Bus driver John Svendsen stands outside the white van he drives. His four-hour route transports six homeless students from schools in Dallas, Monmouth and Independence to Salem. (Rachel Alexander/Salem Reporter)
John Svendsen’s bus route is unusually quiet.
The veteran Salem-Keizer School District driver starts his afternoon route at the main bus lot on Hawthorne Road, then drives across the bridge to west Salem. He leaves town on Highway 22, continuing west past a golf course and farmland until he turns south.
He’s alone until he reaches Monmouth, where he picks up his first student at school.
Svendsen’s four-hour route usually serves six students who live in Salem but attend schools in smaller cities in Polk County.
His charges are either homeless or in danger of becoming so, some living “doubled up” with other relatives or friends.
The group includes students from elementary to high school. They’re polite, he said, but reserved on their ride home.
“I sense that they don’t really like to talk about their home life,” Svendsen said.
As the number of homeless students in Oregon has grown, districts are struggling to keep up. In the past five years, Salem-Keizer has seen a 25 percent increase in homeless students, with 1,065 last year, according to state data. That’s about 2.5 percent of the Salem-Keizer student body.
This year, the district is on track to surpass that number, said Julie Conn-Johnson, program assistant for Salem-Keizer’s Students in Transition Educational Program, which serves those students.
Last year, Salem-Keizer spent $394,000 on transportation alone for homeless students, and another $296,000 on other services – mostly staff to help students stay in school and monitor their progress.
The bulk of that money is out of federal funds earmarked for schools with a high percentage of low-income students. School districts must use a portion of that money to serve homeless students, but funding stays flat even if the number of homeless students grows.
Conn-Johnson anticipates Salem-Keizer will be working with 1,100 to 1,300 homeless students by the end of the school year.
Most have some sort of roof over their head, but that roof is often uncertain.
About three-quarters are living with another family, friend or otherwise crowded into someone else’s home because the students or their parents can’t afford a place of their own.
And they may move around frequently.
“If they’re doubled up, they’re subject to the whims of who they’re doubled up with,” Conn-Johnson said. “Some might be there all year and some might move 15 times.”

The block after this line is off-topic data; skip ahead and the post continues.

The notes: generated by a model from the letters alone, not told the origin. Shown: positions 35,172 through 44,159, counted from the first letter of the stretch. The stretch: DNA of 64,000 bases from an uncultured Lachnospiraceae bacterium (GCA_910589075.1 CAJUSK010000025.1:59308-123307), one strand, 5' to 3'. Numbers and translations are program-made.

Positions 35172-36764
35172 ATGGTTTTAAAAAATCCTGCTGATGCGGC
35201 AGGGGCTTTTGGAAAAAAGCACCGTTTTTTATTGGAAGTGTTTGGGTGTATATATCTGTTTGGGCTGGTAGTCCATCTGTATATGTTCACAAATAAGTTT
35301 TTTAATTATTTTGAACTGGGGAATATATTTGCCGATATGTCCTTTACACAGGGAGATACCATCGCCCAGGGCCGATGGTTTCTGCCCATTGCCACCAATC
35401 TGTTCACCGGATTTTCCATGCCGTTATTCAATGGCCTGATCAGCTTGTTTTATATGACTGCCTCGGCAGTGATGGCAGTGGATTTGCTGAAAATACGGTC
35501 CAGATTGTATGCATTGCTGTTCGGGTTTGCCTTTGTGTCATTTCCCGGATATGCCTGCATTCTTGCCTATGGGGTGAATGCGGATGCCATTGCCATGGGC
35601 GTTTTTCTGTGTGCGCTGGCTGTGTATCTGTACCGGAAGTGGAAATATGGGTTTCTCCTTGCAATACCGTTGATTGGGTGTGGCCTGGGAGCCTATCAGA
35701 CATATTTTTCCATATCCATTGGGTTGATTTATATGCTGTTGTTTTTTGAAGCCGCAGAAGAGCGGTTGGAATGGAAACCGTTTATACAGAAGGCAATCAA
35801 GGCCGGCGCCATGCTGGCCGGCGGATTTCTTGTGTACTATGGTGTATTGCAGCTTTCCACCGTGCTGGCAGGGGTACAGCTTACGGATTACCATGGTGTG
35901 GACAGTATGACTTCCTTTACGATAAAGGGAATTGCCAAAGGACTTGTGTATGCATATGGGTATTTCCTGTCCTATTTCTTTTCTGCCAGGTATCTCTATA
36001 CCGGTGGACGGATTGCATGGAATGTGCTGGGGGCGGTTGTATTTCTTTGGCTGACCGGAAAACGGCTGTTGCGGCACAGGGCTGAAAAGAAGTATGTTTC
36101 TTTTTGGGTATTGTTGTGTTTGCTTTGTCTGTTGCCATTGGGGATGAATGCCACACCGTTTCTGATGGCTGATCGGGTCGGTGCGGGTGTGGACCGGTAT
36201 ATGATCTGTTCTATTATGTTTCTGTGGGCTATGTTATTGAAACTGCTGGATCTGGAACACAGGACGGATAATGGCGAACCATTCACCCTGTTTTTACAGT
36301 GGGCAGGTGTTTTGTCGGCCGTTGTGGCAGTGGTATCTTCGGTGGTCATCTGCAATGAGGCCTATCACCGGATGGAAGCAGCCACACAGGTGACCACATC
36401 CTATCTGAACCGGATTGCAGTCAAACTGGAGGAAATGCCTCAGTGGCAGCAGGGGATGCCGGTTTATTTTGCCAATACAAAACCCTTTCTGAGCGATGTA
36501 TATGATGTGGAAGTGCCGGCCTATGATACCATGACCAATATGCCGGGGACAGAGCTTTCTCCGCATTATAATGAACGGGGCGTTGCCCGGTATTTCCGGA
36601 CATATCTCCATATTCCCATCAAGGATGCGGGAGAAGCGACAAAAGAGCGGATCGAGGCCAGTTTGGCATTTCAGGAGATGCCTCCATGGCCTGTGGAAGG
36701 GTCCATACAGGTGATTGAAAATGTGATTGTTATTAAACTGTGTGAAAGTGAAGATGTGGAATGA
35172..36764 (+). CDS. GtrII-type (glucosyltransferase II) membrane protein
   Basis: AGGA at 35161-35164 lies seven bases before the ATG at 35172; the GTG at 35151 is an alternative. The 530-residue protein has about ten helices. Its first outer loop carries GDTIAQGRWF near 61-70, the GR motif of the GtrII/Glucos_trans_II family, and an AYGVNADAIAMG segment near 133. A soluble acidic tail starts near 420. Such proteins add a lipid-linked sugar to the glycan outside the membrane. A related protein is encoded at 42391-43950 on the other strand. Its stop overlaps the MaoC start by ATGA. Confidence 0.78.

Across Oregon, there were 21,756 homeless students last year, up from 18,902 five years ago.
While large districts like Salem-Keizer have the highest number of homeless students, it’s usually rural districts that have the greatest percentage. In Mapleton, a district of 167 students west of Eugene, one out of three students last year were homeless.
Last year, about 50 Salem-Keizer students were living in shelters, and about 60 were unsheltered, according to state data.
Federal law requires school districts to, when practical, keep students enrolled in the school they were attending when they became homeless.
The goal is to minimize disrupting their schooling at a time when much of their life is in flux.
“Students lose educational ground every time they change schools,” Conn-Johnson said. “We’d like to maintain that stability.”
The law also requires the district to transport students to their school even if they are forced to live elsewhere by circumstances.
Of the roughly 700 students Salem-Keizer now serves, about 400 live along a regular bus route or walking path.
But about 300 rely on special bus routes like the one Svendsen drives.
It’s not unusual for them to live outside the district. Drivers are now transporting students to Salem-Keizer from Albany, Corvallis, Molalla and Stayton.
“We try not to do the Portland-Beaverton thing,” Conn-Johnson said. If a student is living there longer-term, they often opt to enroll in a local school.
But it’s not uncommon for a student who’s moving around to spend a few days in the Portland area, which means Salem bus drivers make a special run. If it’s in the student’s best interest to make the commute, the school districts have to figure it out.
“They just move around and we accommodate,” Svendsen said.
He tries to get parents’ cell numbers and contact information early in the year so they can reach out if plans change. When he knows a student isn’t riding the bus for a day, he’ll change his route accordingly.
Students often switch locations mid-year as they move between shelters or find a new place to stay. Routers in the transportation department add new routes or modify existing ones accordingly.
“We’re always re-routing,” Svendsen said.
When possible, Salem-Keizer shares the commute with other districts. Svendsen’s passengers are students attending school elsewhere but living in Salem temporarily. He takes them home in the afternoon, but their morning ride is provided by the districts they attend.
The white van he drives is one of three Salem-Keizer owns for these routes so drivers aren’t taking a yellow bus for just a few students.
Conn-Johnson said the underlying problem for many families is affording a home. An increase in rent can be too much for a family that’s barely covering living expenses.
“Many of our families are working,” she said. “They’re okay until somebody sells their house or apartment building.”
The official state count of homeless students only includes those who seek help from their school district.
“There are many that we don’t know about,” Conn-Johnson said.
Reporter Rachel Alexander: (503) 575-1241 or firstname.lastname@example.org
Correction: This story was updated to correct Julie Conn-Johnson's title.